Five reasons why the Springboks can’t seem to shake their All Blacks hoodoo.
By: Dominic Valentine
The Springboks picked up an astonishing 10 yellow cards in 12 games in 2013.
The traditional strength of the Springboks is the physicality of their game and whilst no one expects them to take a step back in this regard, they need to match their physical game with guile and decision-making aptitude and the canny ability to adapt to the referee or the situation.
A yellow card can often change the course of a game and it is these small facets where the Springboks can hope to gain ground on the All Blacks.
The Boks need to improve their discipline. (Gallo Images)
The Springboks in 2013 have improved their squad with the addition of some very exciting players this season with Willie le Roux the biggest success story of the season.
But question marks remain over the Springboks’ depth, especially in four key positions: scrumhalf, tighthead prop, openside flank and lineout lock.
A key difference between the All Blacks and the Springboks is how the All Blacks can field a second-string team and still win in pressure situations and it would be nice to see Heyneke Meyer build a squad instead of just picking the best team available and only dealing with depth if and when an injury happens.
Who is SA’s second-best ‘fetcher’ after Francois Louw? (Gallo Images)
The All Blacks’ central contracting allowed them to rest key players during the 2013 Super Rugby season.
Captain Richie McCaw was rested during the 2013 Super Rugby season, similarly, Dan Carter will be rested in 2014.
There is a persistence in SA both at franchise and national level to play the best XV until suspension or injury intervenes and forces change.
Injuries to Jannie du Plessis and Eben Etzebeth during the current season are prime examples of players being played into the ground.
Despite key All Blacks being given proper rest periods during Super Rugby and their workload being limited, a New Zealand team, the Chiefs, still won the competition, proving that a team can practice player rotation and still win.
New Zealand take care of their best players. (Gallo Images)
4. Know thine enemy
In 2009, the All Blacks failed to beat the Springboks in three attempts.
The Springboks had managed to beat them based on a superior tactical kicking game, the rolling maul and by bullying them at the lineout.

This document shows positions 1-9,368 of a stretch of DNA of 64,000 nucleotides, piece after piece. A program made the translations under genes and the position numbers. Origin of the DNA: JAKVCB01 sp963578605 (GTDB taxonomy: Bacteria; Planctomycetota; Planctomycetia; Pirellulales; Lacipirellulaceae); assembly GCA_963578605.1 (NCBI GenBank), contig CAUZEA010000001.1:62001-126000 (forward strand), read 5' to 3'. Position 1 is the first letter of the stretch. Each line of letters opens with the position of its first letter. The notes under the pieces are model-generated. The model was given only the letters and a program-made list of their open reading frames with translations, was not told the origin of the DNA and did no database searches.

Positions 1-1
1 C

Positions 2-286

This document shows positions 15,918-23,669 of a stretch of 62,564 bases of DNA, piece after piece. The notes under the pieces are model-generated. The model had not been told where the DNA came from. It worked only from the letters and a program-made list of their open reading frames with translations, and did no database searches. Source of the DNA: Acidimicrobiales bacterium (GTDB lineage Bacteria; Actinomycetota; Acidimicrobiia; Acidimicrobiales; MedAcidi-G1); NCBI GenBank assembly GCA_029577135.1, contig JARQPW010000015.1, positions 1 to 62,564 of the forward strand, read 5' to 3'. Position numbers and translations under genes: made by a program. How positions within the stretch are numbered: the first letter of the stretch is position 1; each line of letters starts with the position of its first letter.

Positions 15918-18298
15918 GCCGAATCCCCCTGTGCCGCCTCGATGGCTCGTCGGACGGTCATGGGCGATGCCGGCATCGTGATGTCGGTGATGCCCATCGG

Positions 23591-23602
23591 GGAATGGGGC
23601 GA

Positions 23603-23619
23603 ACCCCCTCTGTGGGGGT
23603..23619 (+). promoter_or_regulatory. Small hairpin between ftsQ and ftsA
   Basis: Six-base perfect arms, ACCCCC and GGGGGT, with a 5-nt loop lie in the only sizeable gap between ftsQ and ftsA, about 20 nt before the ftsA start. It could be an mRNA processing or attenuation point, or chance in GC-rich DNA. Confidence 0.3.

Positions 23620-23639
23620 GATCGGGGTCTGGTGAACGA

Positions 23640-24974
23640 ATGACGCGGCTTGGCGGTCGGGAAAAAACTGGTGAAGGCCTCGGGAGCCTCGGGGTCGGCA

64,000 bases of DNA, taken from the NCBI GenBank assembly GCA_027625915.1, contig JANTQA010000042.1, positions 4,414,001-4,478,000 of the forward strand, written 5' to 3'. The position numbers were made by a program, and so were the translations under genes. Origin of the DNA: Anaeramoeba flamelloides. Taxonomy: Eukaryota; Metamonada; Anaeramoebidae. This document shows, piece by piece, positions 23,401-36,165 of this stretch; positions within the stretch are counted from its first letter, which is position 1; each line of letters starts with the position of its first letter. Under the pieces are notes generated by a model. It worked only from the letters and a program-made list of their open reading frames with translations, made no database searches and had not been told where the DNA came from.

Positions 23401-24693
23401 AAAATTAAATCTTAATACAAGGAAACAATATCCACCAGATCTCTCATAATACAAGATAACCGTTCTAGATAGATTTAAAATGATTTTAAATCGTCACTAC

The All Blacks held a national coaching summit to determine how they could improve in these key aspects of their game and the Springboks have failed to dominate them ever since.
Despite being the best team in the world the All Blacks have not been complacent and continue to improve.
Areas of play the Springboks struggled with against the All Blacks in 2013: securing their own lineout ball, fielding restarts, and competing under the high ball, areas they must show a marked improvement in if they are to defeat the All Blacks.
Heyneke Meyer must address the Boks’ weaknesses. (Gallo Images)
5. Fear factor
The Springboks need to overcome their inferiority complex against the All Blacks. The truth is out of Heyneke Meyer’s four matches in charge of the Springboks against the All Blacks, only one match (Soweto in 2012 where the Boks lost 32-16) has been a one-sided affair, all the other matches between the two teams were matches that the Boks were in a position to win – but failed to take their chances.
England’s 38-21 victory over the All Blacks in 2012, and narrow victories over France and Ireland in 2013, proved that this All Blacks team is not invincible, despite their unbeaten record in 2013.
But the Springboks must overcome their mental hoodoo against the All Blacks in 2014 if they don’t want to cede a significant psychological advantage to the All Blacks heading into a Rugby World Cup year in 2015.
The Boks need to overcome their fear of the All Blacks. (Gallo Images)